• Thanks for this David. I think it would be useful to build on the four principles (which may already well be expressed in some way in various staff policies). They feel a bit safe and not very specific. "What can I do to be an activist in my company "would be a question that we must all be asking - and many will have been asking. I think something concrete and specific would be valuable. For example; how to facilitate a safe environment for black colleagues to be heard. All of my friends and colleagues who are not white, all of them, have experienced racial slurs, abuse, micro aggressions over time. They have supressed it. Somehow, this has released that and there is a lot of pain. There may be more noticing of how hiearchies are lacking representation, and this may build fear and anxiety. Good listening means we are open to changing our perspective. I think it could be useful to provide very specific short bite sized educational pieces on white privilege as this notion is alien to many. Creating psychologically safe places for all employees at this time is critical. Offering some practical guidance at this time I think would really make a difference. I include in this; what are some good challenges? I was a bit flumoxxed for words yesterday when someone enraged me by denial of racial inequality. I ended up shouting a bit and was clumsy although successful I think in getting my point across! I have much to learn, and - as I have said; I'm keen to progress this and happy to get involved.
  • In reply to Megan Peppin:

    Thanks Meg. Absolutely plan to build them out. What the principle is, what the component activity would be and then what resources are available to address it. I think and like the idea that sound of those resources will be questions rather than solutions.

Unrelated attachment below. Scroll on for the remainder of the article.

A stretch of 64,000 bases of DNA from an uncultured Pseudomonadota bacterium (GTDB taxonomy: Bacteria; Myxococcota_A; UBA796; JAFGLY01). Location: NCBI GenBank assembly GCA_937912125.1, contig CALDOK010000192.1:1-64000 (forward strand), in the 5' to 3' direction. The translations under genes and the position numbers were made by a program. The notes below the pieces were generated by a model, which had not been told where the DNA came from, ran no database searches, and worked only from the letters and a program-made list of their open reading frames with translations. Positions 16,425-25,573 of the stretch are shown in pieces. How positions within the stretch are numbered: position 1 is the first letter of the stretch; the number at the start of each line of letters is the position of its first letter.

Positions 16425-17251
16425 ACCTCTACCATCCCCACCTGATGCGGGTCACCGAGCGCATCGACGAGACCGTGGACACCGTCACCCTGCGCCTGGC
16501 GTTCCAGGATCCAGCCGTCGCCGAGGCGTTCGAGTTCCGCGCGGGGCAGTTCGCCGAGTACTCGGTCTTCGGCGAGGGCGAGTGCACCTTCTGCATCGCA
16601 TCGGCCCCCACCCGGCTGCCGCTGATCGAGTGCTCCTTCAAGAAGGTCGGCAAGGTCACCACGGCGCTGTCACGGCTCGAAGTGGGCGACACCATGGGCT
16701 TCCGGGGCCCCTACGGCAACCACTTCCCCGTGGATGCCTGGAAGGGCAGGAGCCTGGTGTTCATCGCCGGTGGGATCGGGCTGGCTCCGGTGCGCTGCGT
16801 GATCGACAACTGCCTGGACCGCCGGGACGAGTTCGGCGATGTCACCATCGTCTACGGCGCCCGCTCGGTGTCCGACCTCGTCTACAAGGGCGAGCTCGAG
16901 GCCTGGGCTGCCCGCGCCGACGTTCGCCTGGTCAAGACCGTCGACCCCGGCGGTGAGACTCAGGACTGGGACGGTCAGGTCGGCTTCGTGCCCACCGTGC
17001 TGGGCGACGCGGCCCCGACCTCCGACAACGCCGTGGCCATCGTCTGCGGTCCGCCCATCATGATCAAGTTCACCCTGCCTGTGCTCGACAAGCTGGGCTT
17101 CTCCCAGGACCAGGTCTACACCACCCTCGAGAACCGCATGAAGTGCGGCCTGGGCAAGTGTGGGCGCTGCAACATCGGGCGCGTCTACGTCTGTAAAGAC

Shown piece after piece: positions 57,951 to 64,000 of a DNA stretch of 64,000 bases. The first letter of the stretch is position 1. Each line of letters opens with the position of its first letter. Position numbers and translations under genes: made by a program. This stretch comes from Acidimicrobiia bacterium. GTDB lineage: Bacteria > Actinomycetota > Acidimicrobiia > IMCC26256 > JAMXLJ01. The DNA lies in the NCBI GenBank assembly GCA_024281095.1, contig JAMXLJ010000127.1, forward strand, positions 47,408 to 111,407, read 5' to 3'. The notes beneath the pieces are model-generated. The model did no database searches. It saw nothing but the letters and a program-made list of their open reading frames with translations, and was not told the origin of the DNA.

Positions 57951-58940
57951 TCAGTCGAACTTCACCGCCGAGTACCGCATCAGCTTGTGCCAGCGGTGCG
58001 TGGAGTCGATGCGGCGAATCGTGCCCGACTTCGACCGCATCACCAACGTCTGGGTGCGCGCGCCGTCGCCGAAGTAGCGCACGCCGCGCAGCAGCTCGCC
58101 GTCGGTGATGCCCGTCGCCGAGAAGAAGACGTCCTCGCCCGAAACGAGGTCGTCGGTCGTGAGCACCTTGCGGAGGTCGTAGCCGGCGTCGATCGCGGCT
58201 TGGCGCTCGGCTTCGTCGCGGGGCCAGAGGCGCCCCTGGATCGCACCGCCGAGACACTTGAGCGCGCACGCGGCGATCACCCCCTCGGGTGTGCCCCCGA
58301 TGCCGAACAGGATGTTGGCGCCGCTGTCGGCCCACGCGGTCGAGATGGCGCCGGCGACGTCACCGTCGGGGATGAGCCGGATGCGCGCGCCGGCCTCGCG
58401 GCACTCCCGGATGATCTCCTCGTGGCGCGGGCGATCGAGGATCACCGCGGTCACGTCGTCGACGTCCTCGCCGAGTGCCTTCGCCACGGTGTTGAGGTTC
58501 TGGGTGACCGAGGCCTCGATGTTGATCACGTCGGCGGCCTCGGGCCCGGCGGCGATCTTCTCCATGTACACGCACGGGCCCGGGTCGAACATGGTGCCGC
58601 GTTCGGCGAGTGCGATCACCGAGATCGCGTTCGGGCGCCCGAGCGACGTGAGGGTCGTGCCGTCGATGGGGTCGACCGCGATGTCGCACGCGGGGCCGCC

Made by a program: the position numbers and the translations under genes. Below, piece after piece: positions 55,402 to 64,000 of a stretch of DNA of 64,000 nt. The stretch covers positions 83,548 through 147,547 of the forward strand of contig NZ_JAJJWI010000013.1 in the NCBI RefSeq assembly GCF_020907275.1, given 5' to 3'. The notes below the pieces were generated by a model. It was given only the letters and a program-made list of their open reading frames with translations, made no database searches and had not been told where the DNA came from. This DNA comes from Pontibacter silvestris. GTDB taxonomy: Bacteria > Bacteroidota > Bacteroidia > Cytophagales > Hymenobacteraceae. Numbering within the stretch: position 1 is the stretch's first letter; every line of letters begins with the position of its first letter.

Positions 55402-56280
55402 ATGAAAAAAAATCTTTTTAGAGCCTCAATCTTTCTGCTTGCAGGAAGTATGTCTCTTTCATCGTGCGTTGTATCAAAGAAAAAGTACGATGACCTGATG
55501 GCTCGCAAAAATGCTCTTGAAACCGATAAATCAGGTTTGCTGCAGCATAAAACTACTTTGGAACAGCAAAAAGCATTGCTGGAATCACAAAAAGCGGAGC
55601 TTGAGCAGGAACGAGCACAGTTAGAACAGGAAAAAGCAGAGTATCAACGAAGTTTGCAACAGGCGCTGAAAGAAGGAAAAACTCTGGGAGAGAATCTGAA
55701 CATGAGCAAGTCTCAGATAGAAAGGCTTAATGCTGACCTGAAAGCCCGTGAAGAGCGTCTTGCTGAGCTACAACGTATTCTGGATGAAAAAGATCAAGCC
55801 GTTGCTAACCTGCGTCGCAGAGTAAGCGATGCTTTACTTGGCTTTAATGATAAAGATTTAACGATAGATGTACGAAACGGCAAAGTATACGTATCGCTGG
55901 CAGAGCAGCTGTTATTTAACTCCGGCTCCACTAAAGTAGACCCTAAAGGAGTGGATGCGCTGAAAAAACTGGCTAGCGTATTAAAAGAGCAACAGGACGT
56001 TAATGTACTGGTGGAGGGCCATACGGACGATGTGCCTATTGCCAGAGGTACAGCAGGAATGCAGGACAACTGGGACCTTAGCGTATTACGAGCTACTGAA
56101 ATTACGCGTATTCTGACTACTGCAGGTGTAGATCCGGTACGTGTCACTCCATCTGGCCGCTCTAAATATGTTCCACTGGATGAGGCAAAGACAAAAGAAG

• In reply to Samantha Wainwright:

    Thanks for your feedback Samantha and we will feed your suggestion into our support plans.
  • In reply to Dee:

    Thanks for your feedback Dee. In the meantime I just wanted to flag the CIPD legal helpline and resources: www.cipd.co.uk/.../employment-law-resources.
  • In reply to David D'Souza:

    @DavidDeSouza I have been in HR/CIPD for 3 I have been in HR/CIPD for 3 decades and seen CIPD fail to take steps to address #HRSoWhite and listen to lived experiences of the few #BAME who work in this profession. CIPD only belatedly last few years in its 100+ history held a few events centrally on ‘let’s talk about race’ but nothing is rolled out at grass roots level where working lives are impacted by the reinforcing dynamic of HRSoWhite advising #LeadershipSoWhite to negatively impact black lives which is why I got into HR to do my part to minimise this damage in the face of #WhiteFragility that resists change covertly in many ways.